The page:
- Windows 10/11 and macOS endpoints get all the benefits of the modern media stack, including HW video decoding.
With the good, there is a bit of bad. Below are some of the gaps they currently have on this special client:
- Only a single video stream from an incoming camera or screen share is supported. When a stream share is shown the camera of the dominant speaker disappears.
- Sharing the camera and screen at the same time isn’t supported.
- Incoming/Outgoing video streams are capped at 720P.
- Teams doesn’t automatically use the last audio device that a user chose on a reconnect.
- Shared system audio during presenting is not supported.
- You cannot give or take control during screen sharing or application sharing. ONLY supported during PowerPoint sharing.
General Calling and Meetings:
- Creation of live events is not possible
- Audio devices cannot be configured from the Teams app. The client will automatically use the default client audio device. All changes must be done from audio preferences.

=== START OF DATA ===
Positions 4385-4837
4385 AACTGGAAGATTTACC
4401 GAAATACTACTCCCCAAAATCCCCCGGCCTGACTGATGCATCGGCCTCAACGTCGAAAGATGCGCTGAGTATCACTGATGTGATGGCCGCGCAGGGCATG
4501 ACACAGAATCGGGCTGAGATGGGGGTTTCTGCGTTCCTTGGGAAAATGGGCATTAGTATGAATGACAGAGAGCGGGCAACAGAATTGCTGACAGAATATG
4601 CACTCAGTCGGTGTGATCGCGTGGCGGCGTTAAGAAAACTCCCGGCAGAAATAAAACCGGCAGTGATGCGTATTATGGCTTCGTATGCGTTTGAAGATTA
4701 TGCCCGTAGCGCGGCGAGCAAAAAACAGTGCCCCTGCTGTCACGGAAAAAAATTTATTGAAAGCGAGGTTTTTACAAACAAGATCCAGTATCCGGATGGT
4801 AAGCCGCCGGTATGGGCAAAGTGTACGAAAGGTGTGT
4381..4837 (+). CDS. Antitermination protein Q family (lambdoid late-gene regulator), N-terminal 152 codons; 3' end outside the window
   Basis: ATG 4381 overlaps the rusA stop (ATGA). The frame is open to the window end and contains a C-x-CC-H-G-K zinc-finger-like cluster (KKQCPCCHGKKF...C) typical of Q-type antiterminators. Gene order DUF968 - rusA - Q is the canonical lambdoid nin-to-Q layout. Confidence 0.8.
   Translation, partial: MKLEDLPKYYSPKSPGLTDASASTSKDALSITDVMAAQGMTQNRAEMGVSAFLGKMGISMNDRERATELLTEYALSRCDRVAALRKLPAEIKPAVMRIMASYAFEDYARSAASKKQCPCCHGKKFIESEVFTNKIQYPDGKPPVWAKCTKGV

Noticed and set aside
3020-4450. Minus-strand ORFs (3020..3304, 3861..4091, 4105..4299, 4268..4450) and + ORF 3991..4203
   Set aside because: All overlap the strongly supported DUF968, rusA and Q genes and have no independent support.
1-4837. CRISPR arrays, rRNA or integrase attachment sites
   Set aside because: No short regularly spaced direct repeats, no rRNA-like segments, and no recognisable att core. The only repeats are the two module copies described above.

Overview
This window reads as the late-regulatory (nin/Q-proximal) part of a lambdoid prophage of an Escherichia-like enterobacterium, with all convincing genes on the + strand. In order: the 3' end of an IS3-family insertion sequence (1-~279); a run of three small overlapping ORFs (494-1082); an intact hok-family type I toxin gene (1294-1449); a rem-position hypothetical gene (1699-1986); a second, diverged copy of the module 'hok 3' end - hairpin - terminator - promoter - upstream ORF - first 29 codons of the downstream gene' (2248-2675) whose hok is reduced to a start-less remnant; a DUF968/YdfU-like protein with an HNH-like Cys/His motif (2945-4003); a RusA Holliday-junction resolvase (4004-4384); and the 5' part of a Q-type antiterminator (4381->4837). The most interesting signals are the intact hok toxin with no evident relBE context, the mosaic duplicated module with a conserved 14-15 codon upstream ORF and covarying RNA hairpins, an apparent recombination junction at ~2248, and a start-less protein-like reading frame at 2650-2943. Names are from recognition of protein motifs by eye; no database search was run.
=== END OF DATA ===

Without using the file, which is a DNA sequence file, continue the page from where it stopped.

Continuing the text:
- Video 3×3 gallery view
- Dynamic video call quality
- Sharing applications
- Sharing local client desktop
- Live reactions (Like, Heart, Applause, Laugh, and Surprised)
- QOS settings for Teams
- Proxy support
- Remote volume control support
Over the last few weeks, we have discussed the “new kid on the block” in Windows 365, which debuted about a year ago. Many people have posited that Windows 365 is a VDI replacement, VDI is dead, blah blah. I would suggest that Windows 365 is actually a great hybrid solution delivering some of the great things about VDI and some of the great things about PC-as-a-Service (PCaaS) in one nice package.
Many of us are trying to move away from persistent VDI, which is basically what Microsoft is delivering, but this is a solution that is here to stay. VMware last week announced their new partnership with Microsoft to bring AppVolumes, Blast Extreme, and deeper integrations between VMware and Windows 365 which addresses some of the gaps in Windows 365 today. The good thing is that when you have a persistent VDI some of the things they do not do might not even matter. We can possibly focus more on being reliable and scalable than fast thus delivering something really special.